Earlier this month Nintendo released the latest in gaming technology, their Nintendo Switch. The Switch is among the first of its kind, a console for your TV that can also function on the go as a portable handheld. The interesting new concept brings a fresh experience to the gaming market, but if Nintendo’s recent struggles with home consoles are anything of a concern, their experiments could prove to be troublesome.
The Switch’s predecessor, the Wii U, was released just over four years ago in November 2012. Since then, Nintendo has been falling behind Microsoft and Sony in the console wars. The Playstation 4 and Xbox One have come to dominate the home console market with 50 million and 24 million units sold respectively according to TechRadar. Meanwhile, the Wii U sold just 13.56 million units according to the Nintendo website, despite releasing a year before the Xbox One and PS4. Nintendo will likely try to regain their stature as a console competitor by bringing 3rd party games to the system, something the Wii U largely lacked.
The crown jewel of the Switch is the Legend of Zelda: Breath of the Wild, a game which follows Link as he explores the ruins of Hyrule. The game will also be releasing onto the Nintendo Wii U where the game will not be playable in a portable fashion. Also accompanying Breath of the Wild on launch day will be, 1-2 Switch, Just Dance 2017, and Skylanders Imaginators. While TechRadar reports more than 50 companies are working on more than 80 games for the Switch, the lineup of just 4 games at release may cause some to pass on purchasing the console on launch day.
With a tablet-like shape, snap on sides, and ability to play on-the-go or on your TV, the Switch brings about many interesting features gamers have never seen before. Games on the Switch will play virtually the same whether played on your TV or on the systems 6.2-inch portable screen.
Interestingly, playing online with your friends will be a feature controlled by your mobile phone for the first time on a home console. Inviting friends to games, chatting with gamers, and a variety of other features will be accessible only to a paired mobile device. Additionally, the motion-based gaming Nintendo established with the Wii will continue to be present on the Switch in the form of the detachable Joy-Con controllers. While working not only as a conventional controller, the Joy-Con’s can also be placed in each hand to work as motion controllers for games like Just Dance 2017.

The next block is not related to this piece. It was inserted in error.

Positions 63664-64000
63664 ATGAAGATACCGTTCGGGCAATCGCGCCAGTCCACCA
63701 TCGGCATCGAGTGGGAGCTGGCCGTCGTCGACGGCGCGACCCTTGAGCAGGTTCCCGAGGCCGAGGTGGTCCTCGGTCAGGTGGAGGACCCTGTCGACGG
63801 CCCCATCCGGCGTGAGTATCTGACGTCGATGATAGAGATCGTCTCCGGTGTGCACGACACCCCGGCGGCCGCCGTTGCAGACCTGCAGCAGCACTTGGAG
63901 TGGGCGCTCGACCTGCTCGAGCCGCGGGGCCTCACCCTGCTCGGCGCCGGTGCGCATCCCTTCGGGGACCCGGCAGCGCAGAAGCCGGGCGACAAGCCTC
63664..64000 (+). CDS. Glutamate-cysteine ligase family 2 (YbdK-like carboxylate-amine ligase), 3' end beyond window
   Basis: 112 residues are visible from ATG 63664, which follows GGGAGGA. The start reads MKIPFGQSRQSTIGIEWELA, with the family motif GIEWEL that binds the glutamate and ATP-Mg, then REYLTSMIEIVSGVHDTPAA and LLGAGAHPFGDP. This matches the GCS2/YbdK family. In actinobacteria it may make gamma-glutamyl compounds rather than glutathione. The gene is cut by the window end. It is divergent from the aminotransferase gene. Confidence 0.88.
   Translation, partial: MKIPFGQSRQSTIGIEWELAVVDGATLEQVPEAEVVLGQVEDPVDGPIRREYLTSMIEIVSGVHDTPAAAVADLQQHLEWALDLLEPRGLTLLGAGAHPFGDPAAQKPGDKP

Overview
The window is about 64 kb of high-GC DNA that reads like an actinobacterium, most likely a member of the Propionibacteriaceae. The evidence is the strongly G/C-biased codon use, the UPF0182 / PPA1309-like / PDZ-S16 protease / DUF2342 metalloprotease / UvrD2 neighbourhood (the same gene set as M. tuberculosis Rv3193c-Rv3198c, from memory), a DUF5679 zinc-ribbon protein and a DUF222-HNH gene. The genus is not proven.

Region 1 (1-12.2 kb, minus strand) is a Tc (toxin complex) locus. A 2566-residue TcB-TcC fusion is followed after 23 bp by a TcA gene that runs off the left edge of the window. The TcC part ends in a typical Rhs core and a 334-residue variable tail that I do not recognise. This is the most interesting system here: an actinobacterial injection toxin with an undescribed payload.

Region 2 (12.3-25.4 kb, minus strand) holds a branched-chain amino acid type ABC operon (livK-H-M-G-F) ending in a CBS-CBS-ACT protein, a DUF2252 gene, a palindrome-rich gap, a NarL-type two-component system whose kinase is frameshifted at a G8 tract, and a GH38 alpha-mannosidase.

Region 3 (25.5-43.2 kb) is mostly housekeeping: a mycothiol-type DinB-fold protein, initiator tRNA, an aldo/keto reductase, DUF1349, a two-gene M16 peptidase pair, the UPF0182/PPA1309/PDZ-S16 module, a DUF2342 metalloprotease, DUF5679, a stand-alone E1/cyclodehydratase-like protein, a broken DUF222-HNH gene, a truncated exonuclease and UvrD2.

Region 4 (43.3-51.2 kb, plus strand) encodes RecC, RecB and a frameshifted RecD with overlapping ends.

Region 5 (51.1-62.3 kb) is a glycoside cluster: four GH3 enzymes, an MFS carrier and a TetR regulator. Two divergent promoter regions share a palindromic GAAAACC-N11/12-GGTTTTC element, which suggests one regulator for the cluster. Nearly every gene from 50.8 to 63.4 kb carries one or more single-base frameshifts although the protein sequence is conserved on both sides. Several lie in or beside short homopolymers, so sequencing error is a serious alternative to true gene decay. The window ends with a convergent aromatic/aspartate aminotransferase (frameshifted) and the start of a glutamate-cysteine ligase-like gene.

The inventive nature of the Switch’s design poses some problems for consumers however, and the first issue may come with cost. While the $299 price point of the system is fair, replacement cost is steep for the Switch’s accessories. This is strange coming from Nintendo who has historically strived to make their consoles affordable for families.
Those looking to purchase a second Joy-Con controller will have to spend $80, significantly more than a second controller for a PS4 or Xbox One where first party controllers retail for $60. The single included controller can be used for some two player games, but to get a full multiplayer experience will require an investment into a second controller.
The docking system to plug the Switch into the TV is also quite expensive, costing $90. In the past, Nintendo has been a huge endorser of backwards compatibility and free online play, but the Switch proves to be a departure from this mind set. Because the system will play games in a chip format, similar to the 3DS, the disk based games of the WiiU and Wii will not be playable on the Switch (unless digitally downloaded if available). Lastly, while the Switch’s online functionality will be relatively half the cost of its competitors, it will be the first time Nintendo charged for such service.
Nintendo’s strategy for marketing the Switch has even changed. Commercials for the Switch show adults, likely those from the generation which grew up with the original Nintendo, playing the system together. It’s those which make up the core gaming audience who have often bought Sony and Microsoft’s offerings who Nintendo seems to be targeting. Those in this group who purchase a Nintendo console often do so just to play a few first party games. The lack of third-party support for the Wii U largely made the system an afterthought to adult core gamers.
The Nintendo Switch is available now for $299 at all major retailers.